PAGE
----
Publicly funded educational choice programs allocate state funds to families to pay for their children’s education, either partially or completely, at the school of their choice. Following IJ’s Espinoza v. Montana Department of Revenue U.S. Supreme Court victory in 2020, such programs must give parents the freedom of choosing between both secular and religious schools.
- Since its founding, the Institute for Justice has filed or intervened in 24 lawsuits defending or seeking to expand publicly funded educational choice programs, including the landmark U.S. Supreme Court case Zelman v. Simmons-Harris.
- We defended the nation’s very first modern-day educational choice program, the Parental Choice Program in Milwaukee, and the fastest-growing scholarship system in the United States, Indiana’s Choice Scholarship Program.
- In 2016, IJ vindicated the constitutionality of Nevada’s Education Savings Account (ESA) program, the most expansive and innovative school choice program in the nation
- In 15 states and Washington, D.C., an estimated 218,000 students receive publicly funded scholarships, giving them a chance to better succeed and escape failing schools.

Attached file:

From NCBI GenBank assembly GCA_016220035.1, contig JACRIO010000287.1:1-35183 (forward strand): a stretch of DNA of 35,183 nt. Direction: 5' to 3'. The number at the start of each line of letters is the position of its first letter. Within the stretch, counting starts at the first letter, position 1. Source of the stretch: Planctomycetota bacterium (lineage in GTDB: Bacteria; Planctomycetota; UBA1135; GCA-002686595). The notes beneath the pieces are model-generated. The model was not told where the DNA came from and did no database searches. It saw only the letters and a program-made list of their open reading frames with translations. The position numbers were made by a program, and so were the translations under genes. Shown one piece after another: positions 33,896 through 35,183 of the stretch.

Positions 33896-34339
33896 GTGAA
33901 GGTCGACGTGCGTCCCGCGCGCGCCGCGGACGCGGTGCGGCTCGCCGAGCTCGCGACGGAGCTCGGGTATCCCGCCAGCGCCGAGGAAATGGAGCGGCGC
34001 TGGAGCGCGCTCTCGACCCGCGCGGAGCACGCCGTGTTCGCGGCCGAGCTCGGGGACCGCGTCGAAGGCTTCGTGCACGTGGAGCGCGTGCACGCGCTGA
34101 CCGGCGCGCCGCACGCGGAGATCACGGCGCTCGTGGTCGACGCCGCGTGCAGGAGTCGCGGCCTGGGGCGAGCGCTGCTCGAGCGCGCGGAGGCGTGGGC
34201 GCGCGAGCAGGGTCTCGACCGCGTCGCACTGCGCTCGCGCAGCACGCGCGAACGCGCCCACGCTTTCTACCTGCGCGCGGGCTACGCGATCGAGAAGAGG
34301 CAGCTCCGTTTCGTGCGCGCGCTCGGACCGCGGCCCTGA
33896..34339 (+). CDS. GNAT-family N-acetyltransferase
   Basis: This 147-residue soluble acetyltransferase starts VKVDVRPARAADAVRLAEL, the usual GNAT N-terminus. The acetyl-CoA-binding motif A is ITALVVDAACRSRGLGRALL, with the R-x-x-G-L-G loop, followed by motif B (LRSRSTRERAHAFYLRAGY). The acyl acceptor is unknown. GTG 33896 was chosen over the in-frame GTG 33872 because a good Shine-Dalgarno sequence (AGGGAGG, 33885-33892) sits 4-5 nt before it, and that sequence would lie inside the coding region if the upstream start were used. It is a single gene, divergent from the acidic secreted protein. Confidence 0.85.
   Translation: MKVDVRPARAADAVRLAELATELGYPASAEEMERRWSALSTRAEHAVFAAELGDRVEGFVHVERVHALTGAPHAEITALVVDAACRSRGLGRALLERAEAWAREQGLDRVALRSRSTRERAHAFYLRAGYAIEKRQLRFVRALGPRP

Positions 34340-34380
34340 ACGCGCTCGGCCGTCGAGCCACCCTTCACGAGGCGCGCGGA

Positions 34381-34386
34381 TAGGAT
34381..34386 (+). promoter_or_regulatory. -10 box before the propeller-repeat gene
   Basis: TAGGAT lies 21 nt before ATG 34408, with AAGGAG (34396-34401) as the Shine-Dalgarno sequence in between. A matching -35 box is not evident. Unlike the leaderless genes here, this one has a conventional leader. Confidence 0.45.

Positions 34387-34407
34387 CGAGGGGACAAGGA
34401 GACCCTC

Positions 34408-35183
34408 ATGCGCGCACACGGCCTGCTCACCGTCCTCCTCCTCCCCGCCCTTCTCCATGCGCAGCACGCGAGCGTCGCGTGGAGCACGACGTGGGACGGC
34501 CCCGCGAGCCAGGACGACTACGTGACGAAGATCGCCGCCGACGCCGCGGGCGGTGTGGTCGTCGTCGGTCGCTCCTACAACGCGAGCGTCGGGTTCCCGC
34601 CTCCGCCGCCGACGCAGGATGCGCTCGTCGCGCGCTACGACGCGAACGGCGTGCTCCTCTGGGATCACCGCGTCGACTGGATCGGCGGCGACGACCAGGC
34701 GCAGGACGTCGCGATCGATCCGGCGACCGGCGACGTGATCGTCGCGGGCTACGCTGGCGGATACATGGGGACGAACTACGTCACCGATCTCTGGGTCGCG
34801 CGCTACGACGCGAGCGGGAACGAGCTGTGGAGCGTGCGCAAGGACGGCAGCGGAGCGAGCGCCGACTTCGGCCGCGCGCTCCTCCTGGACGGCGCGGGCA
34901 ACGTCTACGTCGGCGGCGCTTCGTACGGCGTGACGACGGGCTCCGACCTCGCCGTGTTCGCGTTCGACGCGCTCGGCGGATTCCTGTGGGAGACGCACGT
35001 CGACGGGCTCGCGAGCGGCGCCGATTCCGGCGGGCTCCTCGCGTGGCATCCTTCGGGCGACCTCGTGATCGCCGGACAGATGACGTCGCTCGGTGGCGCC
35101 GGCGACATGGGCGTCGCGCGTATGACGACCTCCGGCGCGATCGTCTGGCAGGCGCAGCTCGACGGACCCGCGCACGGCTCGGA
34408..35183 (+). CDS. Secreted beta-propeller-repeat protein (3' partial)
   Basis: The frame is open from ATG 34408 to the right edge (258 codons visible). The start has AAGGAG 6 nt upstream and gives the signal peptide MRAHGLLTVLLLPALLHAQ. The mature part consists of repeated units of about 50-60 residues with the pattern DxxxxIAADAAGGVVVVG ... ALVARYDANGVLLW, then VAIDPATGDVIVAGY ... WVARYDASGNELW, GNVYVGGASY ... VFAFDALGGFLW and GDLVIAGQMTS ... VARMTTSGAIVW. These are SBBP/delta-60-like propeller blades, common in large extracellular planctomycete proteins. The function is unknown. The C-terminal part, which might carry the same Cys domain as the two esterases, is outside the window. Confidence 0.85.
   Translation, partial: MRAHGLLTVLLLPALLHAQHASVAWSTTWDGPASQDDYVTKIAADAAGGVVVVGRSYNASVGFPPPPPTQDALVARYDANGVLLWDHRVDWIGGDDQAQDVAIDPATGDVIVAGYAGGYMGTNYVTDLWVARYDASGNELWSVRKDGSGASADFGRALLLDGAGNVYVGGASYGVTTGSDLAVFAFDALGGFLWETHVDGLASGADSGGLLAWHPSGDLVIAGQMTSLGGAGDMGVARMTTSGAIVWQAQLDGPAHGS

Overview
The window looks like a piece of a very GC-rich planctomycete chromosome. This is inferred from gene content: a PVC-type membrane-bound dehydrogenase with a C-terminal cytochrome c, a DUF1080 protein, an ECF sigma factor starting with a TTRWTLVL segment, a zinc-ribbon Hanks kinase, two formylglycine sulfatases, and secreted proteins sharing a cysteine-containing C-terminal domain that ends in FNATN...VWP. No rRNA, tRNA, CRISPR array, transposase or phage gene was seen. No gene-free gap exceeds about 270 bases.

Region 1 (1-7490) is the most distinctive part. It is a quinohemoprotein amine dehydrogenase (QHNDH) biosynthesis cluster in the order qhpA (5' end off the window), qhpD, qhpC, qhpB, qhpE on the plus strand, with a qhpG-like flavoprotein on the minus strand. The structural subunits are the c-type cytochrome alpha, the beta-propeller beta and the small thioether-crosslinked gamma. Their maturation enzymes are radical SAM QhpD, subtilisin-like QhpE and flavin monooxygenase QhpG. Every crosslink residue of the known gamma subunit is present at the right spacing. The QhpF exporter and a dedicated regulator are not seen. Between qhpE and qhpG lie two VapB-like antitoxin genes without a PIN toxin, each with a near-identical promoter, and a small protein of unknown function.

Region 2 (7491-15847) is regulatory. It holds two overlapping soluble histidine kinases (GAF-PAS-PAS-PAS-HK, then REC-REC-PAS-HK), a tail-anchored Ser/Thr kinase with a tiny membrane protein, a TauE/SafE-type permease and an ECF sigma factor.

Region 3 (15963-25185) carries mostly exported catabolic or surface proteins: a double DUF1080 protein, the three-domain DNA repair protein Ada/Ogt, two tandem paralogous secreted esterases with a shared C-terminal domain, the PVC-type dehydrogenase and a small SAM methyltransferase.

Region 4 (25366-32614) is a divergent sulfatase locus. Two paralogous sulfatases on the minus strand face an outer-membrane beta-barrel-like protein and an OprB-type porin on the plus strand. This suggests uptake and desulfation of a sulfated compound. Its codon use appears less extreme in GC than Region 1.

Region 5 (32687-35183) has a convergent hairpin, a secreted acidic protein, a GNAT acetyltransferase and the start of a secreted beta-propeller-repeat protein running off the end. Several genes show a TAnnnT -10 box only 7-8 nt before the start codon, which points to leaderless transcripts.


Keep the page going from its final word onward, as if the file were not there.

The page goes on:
IJ has fought to protect nearly every publicly funded educational choice program in the country from outside attacks. In IJ’s 2002 U.S. Supreme Court victory in Zelman v. Simmons-Harris, the Court held that publicly funded educational choice programs are indeed constitutional, even when parents have the option to choose religious schools. The Supreme Court ruled that such programs are perfectly permissible under the Establishment Clause of the First Amendment to the U.S. Constitution, which bans the government from making any law “respecting an establishment of religion,” so long as they satisfy two criteria.
First, the program must be religiously neutral, neither favoring nor disfavoring religious options. Religious schools, therefore, can be considered alongside secular schools. Second, the program must be driven by the free and independent choice of parents. This demonstrates that educational choice benefits the parents and their children, not the schools they happen to choose.
After Zelman protected educational choice programs from federal constitutional challenges, opponents turned to state courts and state constitutions to try to thwart educational choice. Through our extensive litigation and legislative consulting efforts, we are determined to fend off these challenges and vindicate parents’ right to choose.
IJ scored a significant victory on that front in Espinoza, when the U.S. Supreme Court ruled that states cannot apply their own constitutions to bar religious schools from educational choice programs. IJ is continuing to defend against new state court challenges to programs to ensure that parents who use them for their children have the full right to choose the educational option that is best for them.